Toronto Police Officer’s Random Act Of Kindness Goes Viral

Toronto police officer Mark Borsboom lends a helping hand. Image: Jason Cassidy
Toronto police officer Mark Borsboom lends a helping hand. Image: Jason Cassidy

Toronto police officer Mark Borsboom is a bit amused by social media like Facebook, YouTube and Twitter. He doesn’t quite understand what all the fuss is about.

And his opinion hasn’t changed, now that a photo of him has gone viral.

“Viral” means that the photo has been liked, posted and shared on the Internet by many people.

The photo captures the officer doing a simple, good deed—tying an elderly man’s shoelace for him.

Borsboom was on a paid-duty* assignment, helping cars leave the parking garage at Toronto’s Metro Convention Centre.

As he was standing near the exit, an elderly gentleman approached the police officer. The man had no feeling in his hands as a result of a health issue. He had a long way to walk to meet his son, and his shoe had come loose.

He asked officer Borsboom if he would mind tying his shoe for him.

“I didn’t think anything of it—I said ‘sure’ and tied his shoelace. I didn’t know anyone had photographed it.”

Someone had. The photographer was Jason Cassidy, who happened to be walking by when he saw the act of kindness.

Cassidy posted the photo on Twitter and it quickly became a sensation.

“It was just a quick encounter,” said Borsboom. “If I’d described it to you, no one would care. The photo is kind of compelling in the way it looks and that sort of caught people’s attention.”

In fact, there are many more interesting and dangerous things officer Borsboom has done for his work. His regular job is catching violent criminals. One hot day recently he spent hours sweating in a van, an assignment he describes as “a million times harder (than helping someone by tying their shoelace).”

That’s why he’s a bit surprised that this small and simple act is what has caught people’s attention.

But although he’d rather not have the spotlight on him, he told TKN that if the photo “makes people think better about police officers… then I think that’s a good thing.”

He said his other colleagues in Toronto’s 14 Division, “do things like that daily.” He said most officers have “a sense of obligation and duty that comes along with citizenry.” In other words, helping others is something most police officers—and people in general—would and should do.

“What was captured there (in the photo) wasn’t the deed of an officer, but the deed of a Torontonian and a citizen who did what was right,” said Borsboom.

After Borsboom tied the man’s shoelace, the two of them talked about the high price of parking in downtown Toronto. And then the man left to join his son, who had parked far from the Convention Centre in order to get cheaper parking.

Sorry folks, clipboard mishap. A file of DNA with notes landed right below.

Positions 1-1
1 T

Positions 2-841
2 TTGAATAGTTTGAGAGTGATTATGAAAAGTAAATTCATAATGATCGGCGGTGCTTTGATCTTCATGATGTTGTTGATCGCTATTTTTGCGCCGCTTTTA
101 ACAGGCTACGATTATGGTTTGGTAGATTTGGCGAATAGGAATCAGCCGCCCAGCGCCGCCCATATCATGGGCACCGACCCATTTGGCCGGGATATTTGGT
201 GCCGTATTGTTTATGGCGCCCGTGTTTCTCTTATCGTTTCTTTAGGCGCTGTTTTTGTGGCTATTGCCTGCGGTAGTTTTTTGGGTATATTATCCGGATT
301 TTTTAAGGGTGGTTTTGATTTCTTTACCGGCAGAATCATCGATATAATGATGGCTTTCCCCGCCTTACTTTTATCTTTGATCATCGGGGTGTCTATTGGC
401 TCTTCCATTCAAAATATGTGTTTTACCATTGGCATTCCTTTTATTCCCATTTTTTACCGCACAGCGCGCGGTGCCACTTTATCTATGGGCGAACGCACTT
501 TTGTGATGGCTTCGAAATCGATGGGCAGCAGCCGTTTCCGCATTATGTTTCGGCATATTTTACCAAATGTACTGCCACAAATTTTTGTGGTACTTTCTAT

“I haven’t spoken to him or heard anything from him since,” said Borsboom.

The officer’s random act of kindness, however, continues to be shared and posted on the Internet.

“I’m watching it with some amusement from afar,” he said.

*“Paid duty” is work some officers do outside of their normal work hours.

This article was originally published on TKN on June 6, 2013.

By Jonathan Tilly

Writing/Discussion Prompt
Officer Borsboom explained that many police officers have “a sense of obligation and duty that comes along with citizenry.” In your opinion, what are the obligations and duties of all Canadian citizens?

Reading Prompt:
Do you think this image will inspire others to do good? In other words, do you think that seeing an act of kindness can encourage others to do the same in their own lives? If yes, should people actively share their acts of kindness? If no, what is the best way to promote kindness and caring within a community?

Make inferences about texts using stated and implied ideas from the texts as evidence (OME, Reading: 1.5).

Use stated and implied ideas in texts to make inferences and construct meaning (OME, Reading: 1.5).

Develop and explain interpretations of increasingly complex or difficult texts using stated and implied ideas from the texts to support their interpretations (OME, Reading: 1.5).

Grammar Feature: Sentence Structure
Today’s article contains a very bizarre sentence. In fact, it’s only two words long! The sentence is, “Someone had.” But is this sentence a fragment (grammatically incorrect because it is incomplete)? The answer is that, despite its length, this sentence is considered complete because it satisfies the two rules of a proper sentence:
1. It contains a subject (“someone”),  and
2. it contains a verb (“had”).

So, although very short, this sentence is grammatically correct.

Why might an author choose to write a short and stubby sentence like this one?